One of the many benefits of manufacturing solar cells is that their basic building block is centered around silicon, one of the most abundant elements on earth. Silicon is also the main substance found in beach sand.

The enormous growth in the world economy, reflecting both increase in population and rising affluence, is occurring on a planet that is no larger today than it was when we evolved some 4 million years ago. 

Yet the consequences of increasing human demands on the natural systems and resources such as our fossil fuels of a finite planet are being felt in every country around the world. Photovoltaics offer an alternative means of producing essential electric power without further endangering the delicate balance of our fragile ecosystems.

Rising carbon emissions were once favorably looked upon as a measure of economic growth and development. Estimated at 93 million tons in 1860, emissions jumped to 525 million tons by 1900, and to 1.62 billion tons by 1950. At the end of 1994, the atmosphere contained 4 billion more tons of carbon than just 12 months earlier.

Today's fastest rise in CO2 emissions occurs in the rapidly developing nations of Asia and Latin America. Though developing countries emit only 0.5 tons of carbon per person (compared with 3.0 tons per person in industrial countries and 20 tons per person in the U.S.), they already account for a third of the global total. Their contribution is growing fast enough to double every 4 years.

Commentary

Following is a commentary discussing how restructuring in the electric power industry will be changing our society and the growing role photovoltaics will play in this new frontier.

Energy is the lifeblood of our modern day society. Without it, we wouldn’t have the transportation, manufacturing, communication, and many other elements that support the complex lives we lead. Part and parcel with energy is electricity.

Electricity now provides us with everything from heat for our homes to power for our appliances, communications, and computational capabilities. Energy and electricity are as vital to our modern society as food is to our bodies. Similar to the way food keeps our bodies running, electricity allows society to operate.

We pay different prices for different food. Some foods we eat because they taste good, other foods we eat because we know they are nutritious. Some food is important to us in its presentation and aesthetics and other food is simply for sustenance. It may seem reasonable to pay $35.00 for a lobster dinner in an elegant setting but we would be much less willing to pay the same amount for a plate of spaghetti at a diner. After all, we as humans place different values on all types of products and services depending on market forces and perceived quality. 

This concept has not held true for electricity in the U.S. because it has been a regulated monopolistic industry. This is changing as the era of deregulated electric power looms before us.

In the past, our society has depended on relatively few power sources that have been cheap and abundant, like a diet of hamburgers only. These energy sources such as oil and coal are limited and come with unaccounted costs (pollution, acid rain, global warming, Desert Storm).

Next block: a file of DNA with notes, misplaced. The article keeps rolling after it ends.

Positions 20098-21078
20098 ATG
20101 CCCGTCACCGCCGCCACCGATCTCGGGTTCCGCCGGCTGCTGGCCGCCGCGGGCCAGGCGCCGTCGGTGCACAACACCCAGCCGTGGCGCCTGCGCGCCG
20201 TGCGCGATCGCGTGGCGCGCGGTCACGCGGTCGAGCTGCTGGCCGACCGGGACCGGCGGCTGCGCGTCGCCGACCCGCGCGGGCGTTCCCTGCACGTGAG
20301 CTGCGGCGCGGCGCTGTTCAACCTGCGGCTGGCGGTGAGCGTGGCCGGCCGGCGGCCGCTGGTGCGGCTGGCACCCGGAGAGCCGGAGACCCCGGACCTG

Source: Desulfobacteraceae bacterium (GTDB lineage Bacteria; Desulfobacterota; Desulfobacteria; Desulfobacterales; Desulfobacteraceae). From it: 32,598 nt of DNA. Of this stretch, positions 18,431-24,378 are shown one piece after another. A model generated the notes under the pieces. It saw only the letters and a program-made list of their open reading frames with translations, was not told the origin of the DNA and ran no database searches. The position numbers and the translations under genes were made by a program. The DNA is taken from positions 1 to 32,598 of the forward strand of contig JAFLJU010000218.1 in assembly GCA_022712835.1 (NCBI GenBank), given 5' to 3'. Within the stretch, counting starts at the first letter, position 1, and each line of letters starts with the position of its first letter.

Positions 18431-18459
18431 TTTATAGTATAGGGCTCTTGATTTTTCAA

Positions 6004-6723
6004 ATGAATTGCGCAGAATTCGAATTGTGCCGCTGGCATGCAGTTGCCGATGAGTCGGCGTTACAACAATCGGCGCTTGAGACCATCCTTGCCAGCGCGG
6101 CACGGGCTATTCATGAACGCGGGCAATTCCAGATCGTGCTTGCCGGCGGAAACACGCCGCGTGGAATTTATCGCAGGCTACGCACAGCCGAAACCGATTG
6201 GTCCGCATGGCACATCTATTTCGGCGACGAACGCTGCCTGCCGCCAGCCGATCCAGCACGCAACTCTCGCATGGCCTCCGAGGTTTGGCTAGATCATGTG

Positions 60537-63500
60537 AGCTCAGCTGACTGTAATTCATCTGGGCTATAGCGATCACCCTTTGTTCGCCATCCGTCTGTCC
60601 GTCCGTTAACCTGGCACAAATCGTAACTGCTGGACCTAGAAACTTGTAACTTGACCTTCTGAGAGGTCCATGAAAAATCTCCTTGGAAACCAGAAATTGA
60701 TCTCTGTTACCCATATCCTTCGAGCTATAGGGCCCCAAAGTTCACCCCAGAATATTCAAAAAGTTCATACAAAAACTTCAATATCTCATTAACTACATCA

New technologies combined with a restructuring of the electric power industry have the potential to improve the fare. We as individuals can begin in earnest to incorporate energy sources into our diet that are more healthy and beneficial to society. Similar to satisfying our palate with both caviar and hamburgers, we each should diversify our energy consumption as well.

Photovoltaics (Solar Electricity) is just the advanced technology to improve our diet. It is based on silicon semiconductors, just like the integrated chip in our computers. There are no moving parts, no combustion of fossil fuel to create noise, nor exhaust emissions. Photovoltaic cells simply create electricity when the sun is up. 

Dramatic price reductions have already been demonstrated with increasing volume. With even greater demand, the price of photovoltaics will continue to drop. Electric power deregulation and further advancements will make the technology easy to use and more accessible.

You can choose the food you eat, but you have had little choice in your environment (aside from moving). It's time to start putting some photovoltaics on your menu. Your local utility company may have a new program for photovoltaics.

Excellent Energy Yields From ASE-300 Photovoltaic Modules

When discussing prices, an essential point is often ignored: How do the modules perform in reality?

Although different modules may have equal power ratings (at STC = Standard Test Conditions, Irradiation on module surface 1000W/m² with spectrum AM 1.5 and cell temperature 25°C), they can differ substantially in their energy yield.

By comparative monitoring of various photovoltaic installations, it has been shown that systems based on large-area modules of the type ASE-300 achieve exceptionally high yields in energy.

This fact is particularly obvious in the RWE Environmental Tariff program. Within the scope of this program, 25 photovoltaic installations with a total power of more than 1 MWp have been built by different manufacturers.

The energy yields of the installed systems are continually recorded and the data is available. The following graph shows the annual amount of kWh fed into the grid with respect to the kWp, the installed rated power of the generator.